ii. The two most important structures were the “Hotel de Mineral” and
                      William Clark’s bank, which was housed in a log structure.
         c. In the twenty years between about 1880 and 1900, Butte was transformed
            into a modern city.
                  i. Butte had electricity and streetcars by the early 1890s.
                 ii. William A. Clark began construction of an amusement park for
                      Butte--Columbia Gardens--in 1899.
                iii. Streets of uptown Butte were lined with imposing brick and stone
                      Victorian styled buildings.



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Time Travelers: Teaching American History in the Northwest, 2007
Regional Learning Project, University of Montana

                       a. One of those brick buildings, which opened in 1898, was the
                          six-floor $600,000 Hennessey Department Store which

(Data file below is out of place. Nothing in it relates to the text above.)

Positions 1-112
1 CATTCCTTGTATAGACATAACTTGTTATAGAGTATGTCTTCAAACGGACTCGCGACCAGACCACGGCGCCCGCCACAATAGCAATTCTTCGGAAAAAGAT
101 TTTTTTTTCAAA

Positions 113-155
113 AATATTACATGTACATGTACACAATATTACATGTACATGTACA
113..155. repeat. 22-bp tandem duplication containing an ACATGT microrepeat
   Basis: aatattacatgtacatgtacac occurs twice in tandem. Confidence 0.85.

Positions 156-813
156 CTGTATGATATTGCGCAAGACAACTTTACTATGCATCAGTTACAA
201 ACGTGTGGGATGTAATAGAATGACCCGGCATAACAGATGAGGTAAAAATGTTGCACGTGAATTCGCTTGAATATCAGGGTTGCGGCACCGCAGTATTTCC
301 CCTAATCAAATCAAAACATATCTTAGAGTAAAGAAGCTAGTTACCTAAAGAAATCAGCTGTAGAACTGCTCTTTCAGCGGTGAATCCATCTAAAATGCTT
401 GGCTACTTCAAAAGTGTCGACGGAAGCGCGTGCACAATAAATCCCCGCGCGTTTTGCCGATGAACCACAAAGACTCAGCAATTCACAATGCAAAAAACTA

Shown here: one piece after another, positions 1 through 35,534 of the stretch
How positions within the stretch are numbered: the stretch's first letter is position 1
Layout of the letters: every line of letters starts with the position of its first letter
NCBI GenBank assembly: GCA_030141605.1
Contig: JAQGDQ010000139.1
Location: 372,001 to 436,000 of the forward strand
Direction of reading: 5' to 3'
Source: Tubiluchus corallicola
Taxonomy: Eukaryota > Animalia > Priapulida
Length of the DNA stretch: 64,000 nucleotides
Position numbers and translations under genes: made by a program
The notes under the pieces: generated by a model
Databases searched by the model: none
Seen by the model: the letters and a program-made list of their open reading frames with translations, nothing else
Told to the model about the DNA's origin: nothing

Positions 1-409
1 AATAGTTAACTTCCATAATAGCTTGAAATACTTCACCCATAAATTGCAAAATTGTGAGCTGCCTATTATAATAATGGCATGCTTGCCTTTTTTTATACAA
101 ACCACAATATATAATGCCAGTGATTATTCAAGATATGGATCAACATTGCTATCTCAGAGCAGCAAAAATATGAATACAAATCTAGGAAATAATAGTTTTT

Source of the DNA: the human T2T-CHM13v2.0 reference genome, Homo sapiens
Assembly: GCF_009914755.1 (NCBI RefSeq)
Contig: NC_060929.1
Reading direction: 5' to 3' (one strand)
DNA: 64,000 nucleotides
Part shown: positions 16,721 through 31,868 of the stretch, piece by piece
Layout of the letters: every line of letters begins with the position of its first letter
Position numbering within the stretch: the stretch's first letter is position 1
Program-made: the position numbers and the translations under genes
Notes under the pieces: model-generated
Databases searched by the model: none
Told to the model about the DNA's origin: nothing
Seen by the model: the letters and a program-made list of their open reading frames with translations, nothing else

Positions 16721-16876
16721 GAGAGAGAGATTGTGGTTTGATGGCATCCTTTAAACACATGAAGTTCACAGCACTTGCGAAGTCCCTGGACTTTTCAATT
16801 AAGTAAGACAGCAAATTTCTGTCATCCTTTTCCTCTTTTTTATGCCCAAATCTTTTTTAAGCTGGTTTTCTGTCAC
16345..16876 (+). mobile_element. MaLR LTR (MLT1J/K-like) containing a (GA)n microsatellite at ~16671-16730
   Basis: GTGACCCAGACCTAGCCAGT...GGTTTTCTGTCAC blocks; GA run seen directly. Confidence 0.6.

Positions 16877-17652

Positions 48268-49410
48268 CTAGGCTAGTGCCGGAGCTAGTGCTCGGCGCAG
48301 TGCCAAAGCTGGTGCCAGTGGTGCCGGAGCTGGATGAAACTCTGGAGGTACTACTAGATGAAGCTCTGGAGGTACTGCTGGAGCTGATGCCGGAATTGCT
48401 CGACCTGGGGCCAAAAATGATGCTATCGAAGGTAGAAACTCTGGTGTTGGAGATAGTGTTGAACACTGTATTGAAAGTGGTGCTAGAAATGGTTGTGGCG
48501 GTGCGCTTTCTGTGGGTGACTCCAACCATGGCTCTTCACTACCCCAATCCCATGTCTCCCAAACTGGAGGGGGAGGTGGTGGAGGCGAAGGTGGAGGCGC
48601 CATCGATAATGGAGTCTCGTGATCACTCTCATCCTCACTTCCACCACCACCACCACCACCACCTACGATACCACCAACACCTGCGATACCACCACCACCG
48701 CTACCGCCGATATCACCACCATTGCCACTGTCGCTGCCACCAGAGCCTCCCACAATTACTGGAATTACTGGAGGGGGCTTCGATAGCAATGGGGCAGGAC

carried a wide array of luxury goods. It opened in 1898.
              iv. Expansive red light district with saloons, brothels, and gambling
                   dens.
                       a. One historian of Butte claims that early in the twentieth
                          century, the city had the second largest red light district in
                          the country, behind only New Orleans.
         d. Social differentiation
                i. Butte also developed during these years a variegated social
                   orderformation of distinct social classes
                       1. A large class of laborers and hangers on, consisting of many
                          different ethnic and racial groups.